Fabry disease: symptoms, diagnosis and treatment

Fabry disease: symptoms, diagnosis and treatment

Fabry disease is a rare, hereditary genetic defect caused by a partial or complete deficiency of a specific enzyme. By the time Fabry’s disease is diagnosed, most patients have had a true odyssey. What symptoms occur, how is the diagnosis carried out and what is the therapy like?

Fabry disease: what is it?

The alpha-galactosidase (alpha-GAL enzyme), which is missing in those affected by Fabry disease, is responsible for breaking down certain fatty substances in the body. If this process is disturbed, the substances cannot be digested and broken down by the body. Instead, they are deposited in cells throughout the body.

Such accumulations in blood vessels and tissues can lead to significant malfunctions in essential organ systems, for example: 

  • in the heart
  • in the brain
  • in the kidneys

In the advanced stages, Fabry’s disease can even be life-threatening for those affected.


Fabry disease: incidence and heredity

Everyone always inherits an X chromosome from the mother and an X or Y chromosome from the father. If the father passes on an X chromosome, the child will be female (XX); if the child inherits a Y chromosome, it becomes male (XY).

In Fabry disease, the defective gene is located on the X chromosome. This is why men and women can carry an altered gene: everyone has at least one X chromosome. Because Fabry disease is an X-linked disease, there is no inheritance of the disease from father to son.

However, sick fathers pass the defective gene on to all their daughters. Women who have two X chromosomes and carry the genetic defect on one chromosome can be asymptomatic carriers or have different degrees of disease. In any case, they take a 50 per cent risk of passing the defective gene on to their offspring. Sons who inherit the diseased gene from their mother will always get the disease.

Important: Those affected should have their doctor draw up a medical family tree, which they can use better to assess the risk of inheritance of Fabry disease. Such a family tree can also be of use to living relatives and future generations – not only in the context of Fabry’s disease.

Diagnostics: How can you diagnose Fabry disease?

Diagnosing Fabry disease is not always easy. Because the symptoms are varied, they often appear in childhood or adolescence and change or intensify quickly. Because of its rarity, the disease often goes undetected, misunderstood, or even misdiagnosed.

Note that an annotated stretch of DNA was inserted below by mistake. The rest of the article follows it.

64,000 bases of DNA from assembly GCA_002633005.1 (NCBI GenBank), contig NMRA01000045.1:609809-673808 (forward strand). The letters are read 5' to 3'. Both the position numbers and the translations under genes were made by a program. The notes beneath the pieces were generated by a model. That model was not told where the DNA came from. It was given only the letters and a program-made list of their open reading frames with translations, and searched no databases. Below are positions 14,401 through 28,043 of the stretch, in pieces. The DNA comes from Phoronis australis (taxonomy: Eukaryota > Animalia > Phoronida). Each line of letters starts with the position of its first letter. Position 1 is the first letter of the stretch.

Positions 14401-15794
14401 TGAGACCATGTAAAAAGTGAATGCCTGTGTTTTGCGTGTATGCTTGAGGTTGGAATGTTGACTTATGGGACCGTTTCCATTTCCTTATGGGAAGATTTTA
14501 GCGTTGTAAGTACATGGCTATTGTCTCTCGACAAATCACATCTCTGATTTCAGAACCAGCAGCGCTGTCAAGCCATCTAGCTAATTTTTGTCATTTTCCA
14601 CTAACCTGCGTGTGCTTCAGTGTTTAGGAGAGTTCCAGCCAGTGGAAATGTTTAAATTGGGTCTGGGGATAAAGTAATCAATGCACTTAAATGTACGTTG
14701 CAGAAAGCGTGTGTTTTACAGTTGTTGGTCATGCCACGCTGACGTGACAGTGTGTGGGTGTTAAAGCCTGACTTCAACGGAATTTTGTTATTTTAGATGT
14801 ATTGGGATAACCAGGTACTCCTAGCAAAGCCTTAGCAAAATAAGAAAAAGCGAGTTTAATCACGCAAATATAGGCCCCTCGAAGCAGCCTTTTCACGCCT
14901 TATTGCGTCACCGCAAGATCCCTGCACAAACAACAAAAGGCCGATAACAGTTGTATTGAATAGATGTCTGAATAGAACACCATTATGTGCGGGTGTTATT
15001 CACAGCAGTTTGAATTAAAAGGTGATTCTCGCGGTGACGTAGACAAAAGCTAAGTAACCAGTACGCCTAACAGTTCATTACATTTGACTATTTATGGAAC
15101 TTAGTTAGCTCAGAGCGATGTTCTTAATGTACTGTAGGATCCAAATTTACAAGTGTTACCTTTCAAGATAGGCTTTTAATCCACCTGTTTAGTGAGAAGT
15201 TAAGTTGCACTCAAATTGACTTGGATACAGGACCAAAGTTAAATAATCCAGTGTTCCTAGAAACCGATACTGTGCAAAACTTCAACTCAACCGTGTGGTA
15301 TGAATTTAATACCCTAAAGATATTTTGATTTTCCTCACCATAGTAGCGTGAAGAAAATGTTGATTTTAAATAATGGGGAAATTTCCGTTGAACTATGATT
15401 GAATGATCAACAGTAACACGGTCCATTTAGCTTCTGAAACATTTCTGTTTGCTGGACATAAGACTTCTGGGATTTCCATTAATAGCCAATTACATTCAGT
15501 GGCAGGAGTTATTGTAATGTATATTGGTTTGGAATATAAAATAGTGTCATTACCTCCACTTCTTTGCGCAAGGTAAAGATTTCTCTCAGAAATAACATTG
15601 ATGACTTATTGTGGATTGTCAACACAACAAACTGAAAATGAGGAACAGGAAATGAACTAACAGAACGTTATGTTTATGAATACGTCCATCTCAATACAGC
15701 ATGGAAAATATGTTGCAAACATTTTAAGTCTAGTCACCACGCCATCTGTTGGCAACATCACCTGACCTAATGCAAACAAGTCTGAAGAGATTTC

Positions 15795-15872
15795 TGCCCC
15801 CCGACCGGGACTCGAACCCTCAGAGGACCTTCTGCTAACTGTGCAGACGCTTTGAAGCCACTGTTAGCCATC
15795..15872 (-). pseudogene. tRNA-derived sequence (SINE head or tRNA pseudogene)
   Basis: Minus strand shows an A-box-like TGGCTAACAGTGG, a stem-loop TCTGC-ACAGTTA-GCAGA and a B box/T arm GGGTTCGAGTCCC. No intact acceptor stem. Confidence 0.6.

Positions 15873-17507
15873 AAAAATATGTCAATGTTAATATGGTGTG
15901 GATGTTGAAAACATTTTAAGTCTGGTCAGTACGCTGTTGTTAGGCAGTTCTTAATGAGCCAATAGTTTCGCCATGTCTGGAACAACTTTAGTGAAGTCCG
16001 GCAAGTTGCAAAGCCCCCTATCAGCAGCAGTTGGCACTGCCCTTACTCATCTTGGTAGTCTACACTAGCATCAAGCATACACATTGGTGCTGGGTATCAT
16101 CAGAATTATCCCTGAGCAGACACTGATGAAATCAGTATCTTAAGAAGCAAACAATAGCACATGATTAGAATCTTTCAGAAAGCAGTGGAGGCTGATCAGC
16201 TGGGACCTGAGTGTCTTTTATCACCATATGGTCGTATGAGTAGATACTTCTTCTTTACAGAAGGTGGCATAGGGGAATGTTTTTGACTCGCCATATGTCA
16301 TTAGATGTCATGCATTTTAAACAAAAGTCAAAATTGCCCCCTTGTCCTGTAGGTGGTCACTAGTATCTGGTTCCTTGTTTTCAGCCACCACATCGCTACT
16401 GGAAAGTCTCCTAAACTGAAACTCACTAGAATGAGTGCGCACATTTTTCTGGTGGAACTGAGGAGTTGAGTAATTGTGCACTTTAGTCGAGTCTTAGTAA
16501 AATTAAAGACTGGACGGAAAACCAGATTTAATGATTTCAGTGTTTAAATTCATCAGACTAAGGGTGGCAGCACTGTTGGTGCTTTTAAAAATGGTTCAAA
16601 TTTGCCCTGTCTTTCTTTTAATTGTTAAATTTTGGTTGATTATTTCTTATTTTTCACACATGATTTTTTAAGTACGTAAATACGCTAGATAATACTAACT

Statistically, the diagnosis of Fabry disease is only made after about 25 years. By then, the patients had consulted an average of nine specialists, and their level of suffering was extremely high.

Family history often provides the first suspicion. A simple blood test that shows the activity of the alpha-GAL enzyme is sufficient to confirm this in men. In sick women – despite apparent disease symptoms – completely average enzyme values ​​can be found. Therefore, a more complex genetic analysis (1 to 2 months) is carried out on them for a precise diagnosis.


Fabry disease: symptoms and signs

These are typical symptoms of Fabry disease:

  • The disease is characterized by intense, burning pain in the hands and feet that can radiate throughout the body. They usually appear in childhood and adolescence. The pain can be constant (chronic) or occur in attacks in so-called Fabry crises and then last for minutes or days.
  • Most Fabry disease patients sweat little or not, which can trigger flare-ups because the body can no longer regulate its temperature.
  • Reddish-purple skin rashes often appear between the navel and the knees in adolescence and are often used to identify the disease. They can be a few millimetres to the size of a pinhead.
  • Many Fabry disease patients have gastrointestinal symptoms, especially after eating; sometimes, there is diarrhoea and nausea.
  • More likely in adulthood and as a result of an illness that has existed for a long time, there are disturbances in the heart (e.g. cardiac arrhythmias, myocardial insufficiency, coronary artery occlusion), and the kidney function decreases (to the point of requiring dialysis).
  • Dizzy spells and headaches manifest damage to the blood vessels in the brain, and in the worst case, there is a risk of an early stroke.
  • Some people with Fabry disease experience radiating opacities in the cornea, which do not affect vision and can also be used for the initial diagnosis.

Important: Not all Morbus Fabry patients have all symptoms (simultaneously). Unfortunately, even the current absence of a symptom does not mean that it cannot appear. Women often have a milder course of Fabry disease.

Psychological consequences of Fabry disease

Those affected by Fabry disease tyre quickly under physical exertion and are often plagued by pain. In children and young people, this can lead to problems at school and with classmates – especially if the disease has not yet been diagnosed and treated. Because of the pain, many sufferers experience depression and hopelessness, and they feel isolated and alienated from others. It can, therefore, be helpful for them to join a self-help group where they can exchange ideas with others.

Fabry disease: therapy and treatment

Since the summer of 2001, it has been possible to administer the missing enzyme to Fabry disease patients as a regular infusion. By helping the drug, deposits in blood vessels and tissues can be prevented, and the enzyme can remove existing deposits. With this therapy, Morbus Fabry patients have a good chance of reaching an average age for the first time.

Important: The earlier the disease is detected, the easier it is to prevent further progression.


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